You ever listen to what people say – really listen – and find yourself scratching your head, trying to figure out what on earth they were trying to communicate?
Sometimes they seem to be saying nothing at all, and wasting a whole lot of breath and vocabulary in the process. “What was the point of that comment?” you might ask yourself, realizing that nothing has been elucidated or embellished by it. Or you might wonder why they even bothered to weigh in on the subject if they had nothing to add. It's perplexing.
Even more confusing is when comments seem to contradict the presumed perspectives of the commenters.
Take this quote for example: “If … employees can obtain the services of a union to negotiate and administer a contract without having to pay either union dues or the agency fees, they would – naturally and predictably – be seriously discouraged from joining a union.”
Well, duh. No kidding, eh? Did that statement of the obvious really need to be made? Who is going to pay for something given for free?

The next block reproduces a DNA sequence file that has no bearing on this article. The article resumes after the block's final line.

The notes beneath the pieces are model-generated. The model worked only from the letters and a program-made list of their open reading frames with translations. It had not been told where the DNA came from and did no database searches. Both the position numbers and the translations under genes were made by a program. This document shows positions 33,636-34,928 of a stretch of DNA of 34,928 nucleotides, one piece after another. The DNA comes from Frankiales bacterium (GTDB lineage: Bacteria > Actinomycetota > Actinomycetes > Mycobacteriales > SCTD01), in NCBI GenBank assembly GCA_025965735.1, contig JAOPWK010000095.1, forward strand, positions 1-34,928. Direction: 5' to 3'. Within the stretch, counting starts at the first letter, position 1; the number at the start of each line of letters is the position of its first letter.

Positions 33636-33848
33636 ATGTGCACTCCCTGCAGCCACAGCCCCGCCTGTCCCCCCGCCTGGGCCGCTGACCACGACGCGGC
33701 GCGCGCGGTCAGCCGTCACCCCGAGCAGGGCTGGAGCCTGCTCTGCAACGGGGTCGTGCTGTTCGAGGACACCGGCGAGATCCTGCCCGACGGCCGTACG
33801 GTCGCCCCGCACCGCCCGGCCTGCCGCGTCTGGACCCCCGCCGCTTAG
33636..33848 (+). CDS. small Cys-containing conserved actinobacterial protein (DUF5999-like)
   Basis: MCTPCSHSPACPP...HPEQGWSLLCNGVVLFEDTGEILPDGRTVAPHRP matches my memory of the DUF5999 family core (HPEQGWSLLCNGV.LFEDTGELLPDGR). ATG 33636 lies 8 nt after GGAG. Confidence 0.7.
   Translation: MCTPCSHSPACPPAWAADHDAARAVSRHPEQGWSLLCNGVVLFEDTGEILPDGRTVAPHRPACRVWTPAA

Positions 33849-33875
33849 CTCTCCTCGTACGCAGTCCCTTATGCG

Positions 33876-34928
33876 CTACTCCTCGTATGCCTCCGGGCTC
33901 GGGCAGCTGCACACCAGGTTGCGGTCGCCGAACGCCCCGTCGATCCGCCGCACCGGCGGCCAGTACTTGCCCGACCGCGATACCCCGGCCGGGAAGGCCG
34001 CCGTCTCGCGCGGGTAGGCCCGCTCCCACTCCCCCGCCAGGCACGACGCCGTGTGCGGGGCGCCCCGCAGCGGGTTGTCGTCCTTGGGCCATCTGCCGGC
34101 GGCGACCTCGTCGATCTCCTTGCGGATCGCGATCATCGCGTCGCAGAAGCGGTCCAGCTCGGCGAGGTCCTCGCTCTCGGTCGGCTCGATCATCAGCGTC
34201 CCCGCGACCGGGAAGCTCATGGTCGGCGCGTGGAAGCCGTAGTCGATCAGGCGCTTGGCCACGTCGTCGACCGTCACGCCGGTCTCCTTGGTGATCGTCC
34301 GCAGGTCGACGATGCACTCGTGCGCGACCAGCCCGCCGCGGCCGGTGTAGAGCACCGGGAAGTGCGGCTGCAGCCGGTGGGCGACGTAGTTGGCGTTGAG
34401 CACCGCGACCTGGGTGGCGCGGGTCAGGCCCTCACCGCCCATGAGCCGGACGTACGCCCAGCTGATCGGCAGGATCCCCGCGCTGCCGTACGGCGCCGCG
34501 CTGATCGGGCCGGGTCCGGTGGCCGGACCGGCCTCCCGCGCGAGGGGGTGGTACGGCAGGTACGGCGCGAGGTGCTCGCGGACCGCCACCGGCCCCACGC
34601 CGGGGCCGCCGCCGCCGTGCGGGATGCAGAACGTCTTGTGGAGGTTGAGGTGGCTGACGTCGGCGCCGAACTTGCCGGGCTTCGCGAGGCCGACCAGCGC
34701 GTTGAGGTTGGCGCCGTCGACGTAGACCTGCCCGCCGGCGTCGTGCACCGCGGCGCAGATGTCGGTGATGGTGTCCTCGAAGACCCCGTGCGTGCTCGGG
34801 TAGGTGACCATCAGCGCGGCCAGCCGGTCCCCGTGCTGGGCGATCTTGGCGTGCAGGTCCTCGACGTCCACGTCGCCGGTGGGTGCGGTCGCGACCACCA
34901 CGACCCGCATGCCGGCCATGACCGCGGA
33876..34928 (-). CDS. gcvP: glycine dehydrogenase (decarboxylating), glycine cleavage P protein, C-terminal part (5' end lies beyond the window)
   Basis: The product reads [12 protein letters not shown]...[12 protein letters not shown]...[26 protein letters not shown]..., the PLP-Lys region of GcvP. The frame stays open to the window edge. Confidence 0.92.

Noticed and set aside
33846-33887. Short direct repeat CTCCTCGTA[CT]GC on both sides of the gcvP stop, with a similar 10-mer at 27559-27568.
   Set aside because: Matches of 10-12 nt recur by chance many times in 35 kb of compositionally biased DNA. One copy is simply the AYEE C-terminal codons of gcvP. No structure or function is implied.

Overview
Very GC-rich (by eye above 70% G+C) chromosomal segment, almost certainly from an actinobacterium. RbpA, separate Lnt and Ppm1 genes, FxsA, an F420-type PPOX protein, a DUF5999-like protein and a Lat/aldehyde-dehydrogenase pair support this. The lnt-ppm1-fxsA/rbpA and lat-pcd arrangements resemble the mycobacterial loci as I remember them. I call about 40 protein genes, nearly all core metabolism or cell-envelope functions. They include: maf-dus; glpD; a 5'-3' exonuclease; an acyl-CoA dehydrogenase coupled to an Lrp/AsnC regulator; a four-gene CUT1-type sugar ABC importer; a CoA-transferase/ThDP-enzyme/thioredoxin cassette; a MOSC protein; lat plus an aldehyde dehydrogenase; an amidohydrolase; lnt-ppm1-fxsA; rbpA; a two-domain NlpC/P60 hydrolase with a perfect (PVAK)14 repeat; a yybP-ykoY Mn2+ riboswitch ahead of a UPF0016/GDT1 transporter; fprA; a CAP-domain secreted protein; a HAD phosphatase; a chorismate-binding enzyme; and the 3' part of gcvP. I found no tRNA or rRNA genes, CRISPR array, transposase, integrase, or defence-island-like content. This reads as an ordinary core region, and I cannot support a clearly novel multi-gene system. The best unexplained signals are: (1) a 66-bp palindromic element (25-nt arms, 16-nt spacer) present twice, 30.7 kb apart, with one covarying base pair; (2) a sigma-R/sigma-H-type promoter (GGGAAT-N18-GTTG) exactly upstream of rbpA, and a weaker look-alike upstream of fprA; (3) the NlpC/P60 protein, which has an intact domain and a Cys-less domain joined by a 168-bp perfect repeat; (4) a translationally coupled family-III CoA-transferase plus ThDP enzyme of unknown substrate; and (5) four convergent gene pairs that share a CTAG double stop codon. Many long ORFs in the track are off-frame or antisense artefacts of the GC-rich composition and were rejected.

But what's more interesting is the underlying idea that there's something wrong with discouraging union membership, the idea that union membership should actually be encouraged.
Coming from a union representative, it would make perfect sense. Coming from a judge, it's disturbing.
Nevertheless, the words above were penned by Kanawha Circuit Judge Jennifer Bailey in her decision to issue a preliminary injunction blocking the implementation of our state's new right-to-work law.
Last month, the state supreme court reversed her decision, dissolving the injunction and remanding the case back to Kanawha County, in the process provoking a dissent from Justice Robin Davis, who wrote “a corollary right to expect nonunion member free riders to bear their proportionate share of the cost of the union’s collective bargaining activities.”
That “corollary right” exists nowhere but in the mind of Robin “Lear Jet” Davis, who's determined to find a head-scratching rationale for her dissent.